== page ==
By ELLEN ENDO, Rafu Contributing Writer
WASHINGTON – Gen. John F. Campbell, Army vice chief of staff, told the U.S. Senate Committee on Armed Services on July 10 that he would provide his “true assessment” of the situation in Afghanistan as he begins the process of withdrawing American combat troops.
Campbell, currently the highest-ranking military leader of Japanese ancestry in the U.S. Army, is seeking confirmation of his nomination by President Obama to serve as commander of NATO’s International Security Assistance Force (ISAF) and U.S. Forces in Afghanistan.
“If confirmed, I will proudly lead our men and women in Afghanistan,” Campbell stated.
During the hearing, committee members, including Sen. John McCain (R-Ariz.), repeatedly pressed Campbell on whether he supported Obama’s timetable, which calls for a reduction of U.S. troop presence in Afghanistan from approximately 32,000 today to 9,800 by the beginning of 2015 and further reduction through 2016.
Campbell pledged to update the committee regularly and “give my true assessment of what I see on the ground.” At the same time, he expressed confidence in the capability of the Afghan security forces that have been trained, advised, and improved by the American military.
The assignment would be his third tour in Afghanistan. During more than 33 years of service, he commanded units at every echelon from platoon to division in Germany, Haiti, Iraq, Afghanistan and the U.S. In 2010, he led more than 30,000 soldiers in combat operations across 14 provinces within Regional Command East while serving in Afghanistan as the commanding general of the 101st Airborne Division (Air Assault) “Screaming Eagles.”
When Campbell received his fourth star in March 2013, he became the second Japanese American to achieve that distinction. The first was Gen. Eric Shinseki, U.S. Army (retired), former U.S. secretary of veterans affairs.
Campbell’s rise through the ranks has been impressive. “No serving officer in the U.S. Army has advanced so far, so fast in decades,” reported Fox newscaster Geraldo Rivera, who has been following Campbell’s military career since the early days of the Iraq War. “He’s one of our best fighting generals ever.”
Campbell was serving as the Army commanding general in Afghanistan when the Navy Special Operations SEAL Team 6 tracked down and killed Al Qaeda’s Osama Bin Laden.
Rivera dubbed him “America’s Spartan” — a reference to the elite warriors from ancient Greece trained from infancy. Indeed, Campbell, the son of Air Force Senior Master Sgt. Ernie and Kyoko Campbell of Fairfield in Northern California, became accustomed to military life while growing up on bases around the world.
Speaking before a gathering of the Asian American Government Executive Network (AAGEN) recently, he credited his mother for instilling in him the values of hard work and preparation as keys to success.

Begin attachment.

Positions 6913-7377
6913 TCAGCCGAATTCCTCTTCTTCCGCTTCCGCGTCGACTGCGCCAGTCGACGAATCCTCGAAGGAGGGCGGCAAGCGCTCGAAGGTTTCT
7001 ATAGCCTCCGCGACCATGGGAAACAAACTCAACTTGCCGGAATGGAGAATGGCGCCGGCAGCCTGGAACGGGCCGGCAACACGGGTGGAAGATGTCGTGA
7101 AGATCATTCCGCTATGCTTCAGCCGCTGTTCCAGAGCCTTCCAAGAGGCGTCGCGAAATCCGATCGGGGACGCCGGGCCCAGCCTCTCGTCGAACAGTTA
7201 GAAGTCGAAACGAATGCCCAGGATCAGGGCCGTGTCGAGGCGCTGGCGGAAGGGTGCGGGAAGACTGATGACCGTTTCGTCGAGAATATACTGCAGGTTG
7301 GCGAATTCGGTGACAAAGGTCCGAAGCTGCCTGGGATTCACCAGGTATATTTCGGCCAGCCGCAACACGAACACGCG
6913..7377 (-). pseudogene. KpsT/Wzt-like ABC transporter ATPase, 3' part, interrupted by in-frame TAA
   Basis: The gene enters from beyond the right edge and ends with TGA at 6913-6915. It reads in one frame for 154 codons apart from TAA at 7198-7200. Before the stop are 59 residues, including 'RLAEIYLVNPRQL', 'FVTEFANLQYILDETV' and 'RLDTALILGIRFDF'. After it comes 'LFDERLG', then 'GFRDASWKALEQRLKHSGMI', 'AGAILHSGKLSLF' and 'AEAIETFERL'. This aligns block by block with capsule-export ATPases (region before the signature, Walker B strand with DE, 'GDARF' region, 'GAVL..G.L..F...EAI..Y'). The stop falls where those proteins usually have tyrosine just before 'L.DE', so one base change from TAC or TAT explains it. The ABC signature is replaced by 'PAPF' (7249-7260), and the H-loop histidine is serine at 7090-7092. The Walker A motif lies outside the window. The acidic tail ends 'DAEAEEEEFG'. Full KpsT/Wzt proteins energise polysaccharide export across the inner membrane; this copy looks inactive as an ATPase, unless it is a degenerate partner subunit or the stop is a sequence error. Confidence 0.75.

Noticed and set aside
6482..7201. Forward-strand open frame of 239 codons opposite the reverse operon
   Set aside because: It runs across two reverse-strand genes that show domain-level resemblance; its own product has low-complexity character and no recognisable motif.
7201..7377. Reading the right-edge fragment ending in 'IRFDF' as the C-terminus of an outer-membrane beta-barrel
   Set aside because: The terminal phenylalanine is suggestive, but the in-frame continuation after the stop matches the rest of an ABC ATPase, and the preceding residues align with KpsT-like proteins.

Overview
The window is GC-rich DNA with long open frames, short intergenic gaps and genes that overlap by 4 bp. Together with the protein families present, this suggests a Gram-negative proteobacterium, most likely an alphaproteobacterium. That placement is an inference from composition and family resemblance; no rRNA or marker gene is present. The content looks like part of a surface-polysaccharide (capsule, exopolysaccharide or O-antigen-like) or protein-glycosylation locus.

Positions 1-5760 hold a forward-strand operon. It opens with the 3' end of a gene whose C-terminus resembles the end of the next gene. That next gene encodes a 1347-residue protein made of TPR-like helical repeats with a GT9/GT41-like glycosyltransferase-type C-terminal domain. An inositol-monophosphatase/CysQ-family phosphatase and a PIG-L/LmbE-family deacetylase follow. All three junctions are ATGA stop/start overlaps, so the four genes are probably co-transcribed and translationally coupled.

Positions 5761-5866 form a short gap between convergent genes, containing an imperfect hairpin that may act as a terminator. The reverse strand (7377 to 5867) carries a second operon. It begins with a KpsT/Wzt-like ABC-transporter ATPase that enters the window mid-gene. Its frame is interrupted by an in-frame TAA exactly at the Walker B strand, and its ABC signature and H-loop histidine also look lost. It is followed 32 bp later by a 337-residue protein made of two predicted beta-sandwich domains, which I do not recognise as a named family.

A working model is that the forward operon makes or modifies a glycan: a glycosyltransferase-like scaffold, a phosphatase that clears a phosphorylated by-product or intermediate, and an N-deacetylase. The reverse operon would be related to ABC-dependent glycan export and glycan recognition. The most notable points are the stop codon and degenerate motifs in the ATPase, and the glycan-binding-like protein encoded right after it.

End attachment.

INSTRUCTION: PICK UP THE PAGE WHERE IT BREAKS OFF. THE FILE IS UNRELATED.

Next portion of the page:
He recalled how his parents made sure he and his sister did their homework each night before going to bed. “There are a lot of things you can’t control in life, but one thing is self-accountability,” he added.
Campbell said that the 10 Medal of Honor recipients who fought in Iraq and Afghanistan continue to have a great influence on him. He was also inspired, he said, by the late U.S. Sen. Daniel Inouye, who served with the 442nd Regimental Combat Team during World War II, a time when Japanese Americans were often looked at with suspicion.
Campbell has earned numerous decorations in his own right, including the Distinguished Service Medal, the Defense Superior Service Medal, two Legions of Merit, three Bronze Star Medals, two Defense Meritorious Service Medals, six Meritorious Service Medals, and more.
Campbell graduated from Fairfield High School in a community near Sacramento.
He attended the U.S. Military Academy at West Point, graduating in 1979 with a bachelor of science degree and a commission in the Infantry. He later earned a master’s degree in public administration from Golden Gate University in San Francisco. He was also a professor of military science at UC Davis.
His wife, Ann, guides the volunteer-led Army Family Readiness Groups (FRG) and has become a dedicated advocate for soldiers, their families, veterans, and wounded warriors. She is also on the board of Centerstone Military Services, which offers online counseling and support to soldiers and their families through a program called Courage Beyond.
Gen. and Mrs. Campbell have two children, Jennifer and John Jr.
Despite concerns over the president’s announced timetable, the senators are expected to confirm Campbell.
“You’re the right person to meet that challenge,” commented Sen. Saxby Chambliss (R-Ga.).